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The Top 5 Longreads of the Week

Our favorite stories this week, featuring the New York Times Magazine, New Yorker, Tin House, The Awl and The Walrus.
PUBLISHED: March 14, 2014

The Soundproof Room

An excerpt from Lacy M. Johnson's memoir The Other Side, which details Johnson's experience of being held prisoner in a soundproofed room by her ex-boyfriend and what followed after she escaped:

The Detective follows me to my new apartment in the unmarked car. He offers to come inside, to stand guard at the door, but I don’t want him to see that I have no furniture, no food in the fridge, nothing in the pantry, or the linen closet, or on the walls. I ask him to wait outside. I call my boss at the literary magazine where I am an intern and leave a message on the office voice mail: Hi there. I was kidnapped and raped last night. I won’t be coming in today. I call My Good Friend’s cell phone. I call My Older Sister’s cell phone.

While I’m in the shower, the apartment phone rings and callers leave messages on the machine: My Good Friend will stay with her boyfriend; she’s delaying her move-in date. Of course she hates to do this, but she’s just too scared to live here, with me, right now. You should find somewhere to go, she says. My Handsome Friend’s message says he heard the news from My Good Friend. He’s leaving town and doesn’t think it’s safe to tell me where to find him. The message My Older Sister leaves says she wants me to come stay at her place, which sounds better than sleeping alone in this apartment on the floor.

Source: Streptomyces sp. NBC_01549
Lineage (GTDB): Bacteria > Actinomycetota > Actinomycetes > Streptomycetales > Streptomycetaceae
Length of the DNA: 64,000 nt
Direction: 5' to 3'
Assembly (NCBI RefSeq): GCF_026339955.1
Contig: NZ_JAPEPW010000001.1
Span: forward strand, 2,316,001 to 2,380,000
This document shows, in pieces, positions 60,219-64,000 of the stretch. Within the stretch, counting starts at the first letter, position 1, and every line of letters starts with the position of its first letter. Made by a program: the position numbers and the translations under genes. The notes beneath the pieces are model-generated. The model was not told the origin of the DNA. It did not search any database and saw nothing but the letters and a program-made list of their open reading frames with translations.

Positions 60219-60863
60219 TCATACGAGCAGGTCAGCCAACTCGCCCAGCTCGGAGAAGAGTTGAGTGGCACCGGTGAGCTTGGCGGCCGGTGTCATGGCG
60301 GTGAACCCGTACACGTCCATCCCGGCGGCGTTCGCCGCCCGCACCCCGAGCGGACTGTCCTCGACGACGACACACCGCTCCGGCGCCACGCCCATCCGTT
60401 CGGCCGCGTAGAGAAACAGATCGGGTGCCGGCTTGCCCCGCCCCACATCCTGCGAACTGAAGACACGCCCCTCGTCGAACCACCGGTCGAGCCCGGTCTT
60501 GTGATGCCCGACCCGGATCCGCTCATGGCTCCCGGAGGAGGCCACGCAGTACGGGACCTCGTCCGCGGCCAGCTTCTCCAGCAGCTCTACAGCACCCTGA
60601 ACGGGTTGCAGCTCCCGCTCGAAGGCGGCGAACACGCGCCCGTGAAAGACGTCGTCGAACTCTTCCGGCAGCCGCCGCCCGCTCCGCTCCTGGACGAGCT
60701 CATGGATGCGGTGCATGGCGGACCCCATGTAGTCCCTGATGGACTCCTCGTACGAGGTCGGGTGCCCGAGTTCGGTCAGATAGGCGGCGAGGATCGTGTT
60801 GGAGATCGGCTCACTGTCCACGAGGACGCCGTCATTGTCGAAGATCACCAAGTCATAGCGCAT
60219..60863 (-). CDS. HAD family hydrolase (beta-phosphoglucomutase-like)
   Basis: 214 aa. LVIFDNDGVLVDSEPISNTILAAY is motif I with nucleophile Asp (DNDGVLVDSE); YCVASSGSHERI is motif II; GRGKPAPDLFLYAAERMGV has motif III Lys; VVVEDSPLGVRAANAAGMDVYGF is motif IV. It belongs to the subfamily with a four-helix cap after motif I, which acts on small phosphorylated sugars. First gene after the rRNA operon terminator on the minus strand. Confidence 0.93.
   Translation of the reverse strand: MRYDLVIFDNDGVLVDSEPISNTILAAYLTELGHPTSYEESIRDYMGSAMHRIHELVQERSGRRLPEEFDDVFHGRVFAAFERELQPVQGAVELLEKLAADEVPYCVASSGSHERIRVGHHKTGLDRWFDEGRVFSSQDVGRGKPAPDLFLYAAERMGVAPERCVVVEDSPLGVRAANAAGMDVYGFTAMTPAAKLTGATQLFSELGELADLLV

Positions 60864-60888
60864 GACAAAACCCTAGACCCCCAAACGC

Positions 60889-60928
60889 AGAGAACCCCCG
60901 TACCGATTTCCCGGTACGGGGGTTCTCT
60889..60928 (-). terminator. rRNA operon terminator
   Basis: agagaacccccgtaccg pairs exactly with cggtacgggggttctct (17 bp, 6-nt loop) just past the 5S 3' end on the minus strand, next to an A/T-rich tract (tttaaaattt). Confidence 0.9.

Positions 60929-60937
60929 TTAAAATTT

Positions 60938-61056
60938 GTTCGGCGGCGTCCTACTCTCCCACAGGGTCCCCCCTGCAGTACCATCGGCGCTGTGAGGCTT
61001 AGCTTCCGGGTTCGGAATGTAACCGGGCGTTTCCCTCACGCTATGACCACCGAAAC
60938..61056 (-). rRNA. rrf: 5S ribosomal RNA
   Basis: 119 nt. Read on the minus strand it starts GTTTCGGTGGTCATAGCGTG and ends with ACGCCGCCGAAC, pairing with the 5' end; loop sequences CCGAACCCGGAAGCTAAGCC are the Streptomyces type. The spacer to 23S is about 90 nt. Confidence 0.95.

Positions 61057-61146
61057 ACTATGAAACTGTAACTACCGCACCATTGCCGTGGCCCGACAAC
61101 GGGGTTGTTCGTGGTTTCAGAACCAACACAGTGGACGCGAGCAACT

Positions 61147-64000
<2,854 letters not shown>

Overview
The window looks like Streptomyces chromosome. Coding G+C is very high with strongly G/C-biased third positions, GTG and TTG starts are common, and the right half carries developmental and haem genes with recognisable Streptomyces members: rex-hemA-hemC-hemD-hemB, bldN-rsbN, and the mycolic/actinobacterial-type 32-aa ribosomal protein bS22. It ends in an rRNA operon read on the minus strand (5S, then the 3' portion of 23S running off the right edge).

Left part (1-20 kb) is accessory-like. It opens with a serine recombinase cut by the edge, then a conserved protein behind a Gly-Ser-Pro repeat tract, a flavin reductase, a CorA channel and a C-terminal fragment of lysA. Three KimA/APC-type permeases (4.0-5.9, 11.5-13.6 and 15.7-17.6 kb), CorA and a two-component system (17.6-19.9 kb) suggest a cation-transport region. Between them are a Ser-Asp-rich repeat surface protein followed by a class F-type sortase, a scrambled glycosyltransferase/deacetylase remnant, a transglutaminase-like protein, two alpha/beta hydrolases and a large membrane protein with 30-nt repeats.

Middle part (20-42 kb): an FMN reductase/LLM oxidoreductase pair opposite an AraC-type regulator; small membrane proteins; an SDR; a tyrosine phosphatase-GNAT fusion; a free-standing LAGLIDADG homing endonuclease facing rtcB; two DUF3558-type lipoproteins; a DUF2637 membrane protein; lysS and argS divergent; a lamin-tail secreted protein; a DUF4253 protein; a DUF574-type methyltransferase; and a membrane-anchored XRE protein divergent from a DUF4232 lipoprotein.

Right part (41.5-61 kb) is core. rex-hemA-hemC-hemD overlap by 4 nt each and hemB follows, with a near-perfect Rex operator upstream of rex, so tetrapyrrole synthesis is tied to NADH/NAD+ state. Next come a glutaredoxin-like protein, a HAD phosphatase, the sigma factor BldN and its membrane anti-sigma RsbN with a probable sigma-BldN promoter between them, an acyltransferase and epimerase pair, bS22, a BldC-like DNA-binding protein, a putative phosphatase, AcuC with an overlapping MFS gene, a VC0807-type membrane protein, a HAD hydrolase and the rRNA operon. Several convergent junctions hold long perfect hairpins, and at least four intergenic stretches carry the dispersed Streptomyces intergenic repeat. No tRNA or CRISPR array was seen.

SOURCE:Tin House
PUBLISHED: March 12, 2014
LENGTH: 15 minutes (3918 words)

Top 5 Longreads of the Week

Our picks this week include Pacific Standard, The New York Times Magazine, Humanities Magazine, Tin House and Atlanta Magazine, with a guest pick by Christine Kim.
PUBLISHED: Sept. 6, 2013


The writer and her husband, who live in the Sans Bois Mountains of southeastern Oklahoma, deal with a rattlesnake problem:

"Nineteen-year-old Faith comes in the door after a bit, hunting her camera. 'There’s a snake coiled in the yard,' she says, her voice remarkably calm. Little eight-year-old C.C. marches to the living room, stands in front of my snake-phobic mom, and announces: 'There’s a big snake in the yard, Grandma. We think it’s a rattling one.'

"Daddy is up from his easy chair and out the door like a shot. I hurry around trying to locate my phone to take pictures while the rest of the family troops out to see it—except for my mother, of course, who wouldn’t go out there on a dare.

"By the time I reach the porch, the rattler has uncoiled and begun crawling away from the house toward a flat nest of sandstone slabs and boulders beside the pond path. I catch a glimpse of it gliding rapidly through the dead grass, its diamond markings mottled, but distinct. Its size is almost beyond belief: even winding S-like that way, the rattler is longer and thicker than any I’ve ever seen."
SOURCE:Tin House
PUBLISHED: Sept. 3, 2013
LENGTH: 15 minutes (3998 words)

The Top 5 Longreads of the Week

Our picks this week include BuzzFeed, Mother Jones, The Stranger, Tin House, Bloomberg Businessweek and a guest pick by Sarah Bruning.
PUBLISHED: June 21, 2013

How I Met My Wife

Novelist Robert Boswell tells the story of how he met his wife, the author Antonya Nelson, and uses the story to explore how fiction is crafted: